Hurricane expected to bring life-threatening storm surge to U.S. Gulf Coast


Tropical Storm Sally formed Saturday off south Florida amid forecasts it would grow into a hurricane capable of striking the U.S. Gulf Coast in coming days with high winds and a life-threatening storm surge.

The earliest 18th-named storm in an Atlantic tropical season, Sally quickly became better organized within hours of forming and was expected to become a hurricane by late Monday, the National Hurricane Center said. New Orleans and surrounding areas, along with a stretch of the coast from Grand Isle, Louisiana, to the Alabama-Florida line, were placed under a hurricane watch.

Late Saturday, Louisiana Gov. John Bel Edwards declared a state of emergency ahead of the storm, and officials in the New Orleans area issued a mandatory evacuation order for areas outside of levee protection, including Venetian Isles, Lake Catherine, and Irish Bayou. The evacuation order was set to go into effect at 6 p.m. local time Sunday.

The National Hurricane Center said dangerous storm surge was possible along the northern Gulf Coast starting on Monday and added hurricane conditions could set in there early Tuesday.

The Miami-based hurricane tracking centre said Sally spent Saturday afternoon spreading gusty winds and heavy rains around south Florida.

Sally’s maximum sustained winds were clocked at 65 km/h with higher gusts.

By late Saturday, Sally was centred about 110 km southwest of Port Charlotte, Fla., and about 685 km east-southeast of the mouth of the Mississippi River. The storm was crawling into the Gulf at a pace of 13 km/h, heading in a west-northwest direction.

18th-named storm this hurricane season

Sally became the earliest 18th-named storm on record in an Atlantic hurricane season, besting Stan when it formed on Oct. 2, 2005, said Colorado State hurricane researcher Phil Klotzbach.

A tropical storm watch has been extended westward from the Okaloosa/Walton County line in Florida to the Alabama-Florida line.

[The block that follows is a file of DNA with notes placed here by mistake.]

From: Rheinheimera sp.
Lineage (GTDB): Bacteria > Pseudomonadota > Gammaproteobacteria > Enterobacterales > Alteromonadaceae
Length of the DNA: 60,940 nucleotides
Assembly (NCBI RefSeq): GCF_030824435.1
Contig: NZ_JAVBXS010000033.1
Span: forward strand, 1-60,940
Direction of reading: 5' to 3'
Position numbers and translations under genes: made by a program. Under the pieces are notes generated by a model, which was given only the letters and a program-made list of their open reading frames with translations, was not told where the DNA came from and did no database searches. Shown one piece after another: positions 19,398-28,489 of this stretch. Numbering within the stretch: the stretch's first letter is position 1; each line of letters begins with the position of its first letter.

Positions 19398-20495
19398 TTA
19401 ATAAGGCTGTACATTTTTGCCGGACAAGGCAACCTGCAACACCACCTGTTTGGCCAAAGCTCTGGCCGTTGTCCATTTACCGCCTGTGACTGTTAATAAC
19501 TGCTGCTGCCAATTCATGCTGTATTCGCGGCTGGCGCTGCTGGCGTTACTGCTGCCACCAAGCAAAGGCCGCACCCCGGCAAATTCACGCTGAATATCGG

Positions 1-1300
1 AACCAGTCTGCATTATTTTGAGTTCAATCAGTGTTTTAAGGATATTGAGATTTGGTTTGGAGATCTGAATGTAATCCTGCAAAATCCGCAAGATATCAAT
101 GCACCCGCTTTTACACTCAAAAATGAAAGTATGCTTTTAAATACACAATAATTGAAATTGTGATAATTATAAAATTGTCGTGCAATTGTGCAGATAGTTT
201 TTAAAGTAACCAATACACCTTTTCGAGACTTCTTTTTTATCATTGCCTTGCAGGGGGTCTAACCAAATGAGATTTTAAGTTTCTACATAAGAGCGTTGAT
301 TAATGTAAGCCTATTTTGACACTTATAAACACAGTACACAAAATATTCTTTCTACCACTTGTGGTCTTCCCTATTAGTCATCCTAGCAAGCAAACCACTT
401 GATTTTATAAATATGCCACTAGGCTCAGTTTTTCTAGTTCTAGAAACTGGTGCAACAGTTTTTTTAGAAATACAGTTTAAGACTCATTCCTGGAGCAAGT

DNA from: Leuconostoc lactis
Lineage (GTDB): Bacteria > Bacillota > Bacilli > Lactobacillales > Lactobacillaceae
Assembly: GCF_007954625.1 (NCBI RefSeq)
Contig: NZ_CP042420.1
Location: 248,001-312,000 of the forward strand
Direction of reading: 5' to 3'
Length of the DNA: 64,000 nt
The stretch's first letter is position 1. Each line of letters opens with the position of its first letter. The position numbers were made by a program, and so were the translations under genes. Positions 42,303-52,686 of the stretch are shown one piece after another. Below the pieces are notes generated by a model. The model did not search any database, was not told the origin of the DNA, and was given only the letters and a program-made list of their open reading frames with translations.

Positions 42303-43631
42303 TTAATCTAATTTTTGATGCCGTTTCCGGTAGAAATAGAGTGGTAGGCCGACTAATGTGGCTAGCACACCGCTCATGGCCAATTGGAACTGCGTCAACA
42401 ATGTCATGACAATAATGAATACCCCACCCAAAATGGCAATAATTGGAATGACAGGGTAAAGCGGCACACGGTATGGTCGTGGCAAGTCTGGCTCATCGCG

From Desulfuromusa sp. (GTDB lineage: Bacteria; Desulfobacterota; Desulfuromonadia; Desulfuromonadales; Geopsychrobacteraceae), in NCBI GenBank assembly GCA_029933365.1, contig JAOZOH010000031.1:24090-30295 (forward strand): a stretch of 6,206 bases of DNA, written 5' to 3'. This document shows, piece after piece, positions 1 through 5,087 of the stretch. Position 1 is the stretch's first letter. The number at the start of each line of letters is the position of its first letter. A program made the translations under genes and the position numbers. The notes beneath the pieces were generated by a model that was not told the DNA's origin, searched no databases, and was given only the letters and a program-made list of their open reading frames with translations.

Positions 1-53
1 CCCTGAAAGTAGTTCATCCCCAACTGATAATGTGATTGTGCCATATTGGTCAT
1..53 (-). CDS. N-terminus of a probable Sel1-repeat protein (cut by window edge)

This GOES-16 GeoColor satellite image taken Thursday, Sept. 10, 2020, and provided by NOAA, shows tropical storms forming in the Atlantic. La Nina, which often means a busier Atlantic hurricane season, a drier U.S. Southwest and perhaps a more fire-prone California, has popped up in the Pacific Ocean, NOAA reported. (NOAA via The Associated Press)

A storm surge watch, meanwhile, was in effect from the mouth of the Mississippi River to the Alabama-Florida line, including Lake Pontchartrain, Lake Maurepas, Lake Borgne in Louisiana — and Mobile Bay in Alabama.

Elsewhere, a strengthening Paulette became a hurricane late Saturday as it bore down on Bermuda, threatening to bring dangerous storm surge, coastal flooding and high winds to the territory in the coming days.

Paulette had maximum sustained winds of 120 km/h as of 11 p.m. ET Saturday, and was about 615 km/h southeast of Bermuda. Forecasters warned Paulette was expected to become a dangerous hurricane when it nears or crosses over Bermuda on Monday.

Life-threatening surf and rip current conditions, as well as heavy rainfall totals, are likely, forecasters said. Residents of the island were urged to rush final storm preparations to a conclusion.

Tropical Storm Rene weakened in recent hours and was reclassified as a tropical depression. It had maximum sustained winds of 55 km/h and was about 1,935 kilometres east-northeast of the Northern Leeward Islands. Forecasters said Rene wasn’t expected to strengthen and did not pose any threat to land.

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